How Job Seekers Can Effectively Brand Themselves by Choosing Meaningful BuzzwordsMar 11th, 2011 | By Bill | Category: Employment News, Resumes
The business networking site LinkedIn recently published a list of the top 10 “overused buzzwords” of the year in US LinkedIn profiles, which they state are:
- Extensive experience
- Proven track record
- Team player
- Problem solver
Reviewing the list gave me pause for consideration. Scanning the list you see the usual suspects one almost expects to see these days on all resumes. When you consider that in many cases the job postings that people are responding to contains statements like “…this role requires a strong, results-oriented manager that is a proven team player…”, is it really any wonder that job seekers parrot back the exact same statements that the company claims they are looking for?
Why we use “buzzwords”
At some level, it would be pretty silly NOT TO tell them (in your cover letter and your CV) that “I am exactly who you are looking for”, including reinforcing the same phrases used in the job advertisement. That just seems to be a natural part of how people play this game… Now, there is a pretty fundamental point to be made here, and that is pointing out the critical flaw in this whole process — “… if you are telling me this is what you want (through the language in the job advert) and I want you to seriously consider me for your role (and if I didn’t I wouldn’t be wasting my time responding to your job posting), OF COURSE I am going to tell you that I am a perfect fit, and so I’ll parrot back the language you use, so you can see how well I match with your requirements…”!!
And why those words can backfire
What does happen, however, is that once inundated with cover letters and CV’s that all contain the same buzzwords, reviewers get very jaded very quickly and pretty soon we question everything we read and subconsciously we start to discount much of what we read. Now job seekers have to use some expressions to describe themselves, so how do they do that, given this level of skepticism inherent in the process?
How to choose the “right” buzzwords
What we coach our clients to do is:
First, develop clarity about your real personality and develop your own “descriptors” that you are very confident describe your true working nature;
Second, state your work accomplishments embedding your applicable descriptor(s) so people can clearly see the linkage between your chosen “buzzword” and how it directly relates to a stated accomplishment;
Third, fully quantify any claims that you are making in your CV. For instance, if you believe you are “innovative” (one of the top buzzwords from the LinkedIn list), then quantify that by stating something like “with 3 different companies over 8 years, created 12 new business processes that each generated minimum of 20% improvement…”.
Finally, we strongly suggest that people be very selective about what posted jobs they apply to. Rather than applying to everything that you think you can do and continually reworking your CV/cover letter to match their requirements, only apply to job posting that TRULY MEET YOUR REQUIREMENTS of the kind of job that you are really well suited for — that way you don’t waste a lot of time endlessly re-jigging your CV/cover letter, and what you do submit is actually a true reflection of who you really are, not someone you are pretending to be.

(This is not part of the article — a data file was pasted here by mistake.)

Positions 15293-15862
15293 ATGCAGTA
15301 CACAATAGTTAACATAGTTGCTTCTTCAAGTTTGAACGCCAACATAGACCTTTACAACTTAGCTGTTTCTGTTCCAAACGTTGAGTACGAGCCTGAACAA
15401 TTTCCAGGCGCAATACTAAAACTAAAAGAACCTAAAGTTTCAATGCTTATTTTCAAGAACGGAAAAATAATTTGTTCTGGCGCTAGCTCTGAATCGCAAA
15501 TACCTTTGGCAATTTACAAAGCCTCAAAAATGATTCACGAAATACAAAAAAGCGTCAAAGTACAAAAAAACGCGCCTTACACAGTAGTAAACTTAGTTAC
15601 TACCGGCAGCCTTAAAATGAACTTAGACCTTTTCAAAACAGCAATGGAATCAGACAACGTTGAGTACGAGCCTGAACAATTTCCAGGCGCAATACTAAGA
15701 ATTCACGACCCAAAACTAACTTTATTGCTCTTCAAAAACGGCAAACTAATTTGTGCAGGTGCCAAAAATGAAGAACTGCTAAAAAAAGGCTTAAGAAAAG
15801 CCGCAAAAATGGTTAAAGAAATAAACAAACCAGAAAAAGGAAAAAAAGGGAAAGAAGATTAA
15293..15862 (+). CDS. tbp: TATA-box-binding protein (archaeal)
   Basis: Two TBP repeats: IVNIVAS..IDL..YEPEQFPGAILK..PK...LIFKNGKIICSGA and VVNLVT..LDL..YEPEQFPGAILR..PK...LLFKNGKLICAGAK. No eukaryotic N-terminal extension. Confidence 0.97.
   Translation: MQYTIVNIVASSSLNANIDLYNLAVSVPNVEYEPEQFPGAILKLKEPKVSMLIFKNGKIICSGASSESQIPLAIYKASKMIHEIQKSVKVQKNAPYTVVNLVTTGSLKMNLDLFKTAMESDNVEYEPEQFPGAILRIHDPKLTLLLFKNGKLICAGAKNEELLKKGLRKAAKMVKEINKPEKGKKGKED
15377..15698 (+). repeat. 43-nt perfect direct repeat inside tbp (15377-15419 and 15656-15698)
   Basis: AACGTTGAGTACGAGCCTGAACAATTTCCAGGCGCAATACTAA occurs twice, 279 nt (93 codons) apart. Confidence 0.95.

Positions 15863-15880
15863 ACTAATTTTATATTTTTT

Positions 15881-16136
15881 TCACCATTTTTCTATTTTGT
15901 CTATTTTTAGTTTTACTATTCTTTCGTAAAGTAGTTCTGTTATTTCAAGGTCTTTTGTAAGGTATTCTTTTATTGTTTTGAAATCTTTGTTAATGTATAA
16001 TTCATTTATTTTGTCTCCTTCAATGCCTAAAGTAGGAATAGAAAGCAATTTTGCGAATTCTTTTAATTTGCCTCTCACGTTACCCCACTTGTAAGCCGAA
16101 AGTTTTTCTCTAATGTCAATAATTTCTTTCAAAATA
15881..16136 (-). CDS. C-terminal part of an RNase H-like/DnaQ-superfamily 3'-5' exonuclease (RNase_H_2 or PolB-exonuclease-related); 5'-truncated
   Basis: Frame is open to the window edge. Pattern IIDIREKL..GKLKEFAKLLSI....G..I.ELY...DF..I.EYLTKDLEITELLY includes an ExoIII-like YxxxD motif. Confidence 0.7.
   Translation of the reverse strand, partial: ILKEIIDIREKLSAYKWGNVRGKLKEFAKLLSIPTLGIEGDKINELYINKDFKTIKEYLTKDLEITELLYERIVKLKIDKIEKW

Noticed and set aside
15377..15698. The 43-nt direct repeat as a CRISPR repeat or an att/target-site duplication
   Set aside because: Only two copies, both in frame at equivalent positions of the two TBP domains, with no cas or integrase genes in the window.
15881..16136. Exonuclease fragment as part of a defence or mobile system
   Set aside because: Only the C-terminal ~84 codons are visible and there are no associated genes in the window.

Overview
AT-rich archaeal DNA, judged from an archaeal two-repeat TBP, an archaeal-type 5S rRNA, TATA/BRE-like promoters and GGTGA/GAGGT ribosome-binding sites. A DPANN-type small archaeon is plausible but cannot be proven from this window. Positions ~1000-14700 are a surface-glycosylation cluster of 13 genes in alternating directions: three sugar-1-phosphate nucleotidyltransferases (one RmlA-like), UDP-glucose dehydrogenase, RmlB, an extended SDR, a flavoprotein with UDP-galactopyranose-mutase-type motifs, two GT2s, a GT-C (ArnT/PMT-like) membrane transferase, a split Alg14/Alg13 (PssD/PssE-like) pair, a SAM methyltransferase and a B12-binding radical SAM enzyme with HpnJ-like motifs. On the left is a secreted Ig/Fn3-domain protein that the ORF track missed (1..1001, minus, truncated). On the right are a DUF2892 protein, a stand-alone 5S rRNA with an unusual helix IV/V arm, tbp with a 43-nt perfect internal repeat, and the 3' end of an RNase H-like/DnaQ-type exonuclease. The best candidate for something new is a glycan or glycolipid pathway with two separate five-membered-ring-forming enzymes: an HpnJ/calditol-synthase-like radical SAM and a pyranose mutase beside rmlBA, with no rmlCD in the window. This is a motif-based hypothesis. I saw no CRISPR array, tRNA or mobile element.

The best strategy for job seekers
New buzzwords will come and go, and their constant use will continue to drive CV reviewers to be highly skeptical of what they read. That much is hard-wired into the traditional job search process of responding to posted advertisements. For the job seeker, then, the best strategy is not to stay away from certain words, but instead to spend time discovering what “meaningful and authentic” descriptors are for you, to lay claim to those words, and to clearly illustrate how those words really do accurately and fully describe you. Because, if you truly are “results-oriented” and a “team player”, then those are the best descriptors of who you really are and they are an accurate description of the individual that a company will be hiring when they hire you — regardless of how many other people have polluted those terms through inappropriate and unsubstantiated usage.
Tim Ragan is the owner and principal of CCI (http://www.ccinternational.ca) and brings a broad range of business management experiences to the company.
Tim spent over 20 years in domestic and international assignments with various global high tech companies. Tim brings his passion to CCI where he is keen to help people discover their true calling and really prosper in their chosen career directions.
Tim has a B.Sc. (EE) and an MBA. and regularly teaches “Business & Society”, a course that examines the ethical and moral implications of modern business and its interaction with government and civil society. He can also occasionally be spotted teaching marketing and BPR (business process redesign) courses.
To read more about how to design a Successful Job Search, or to read any of our publications, click on the link.
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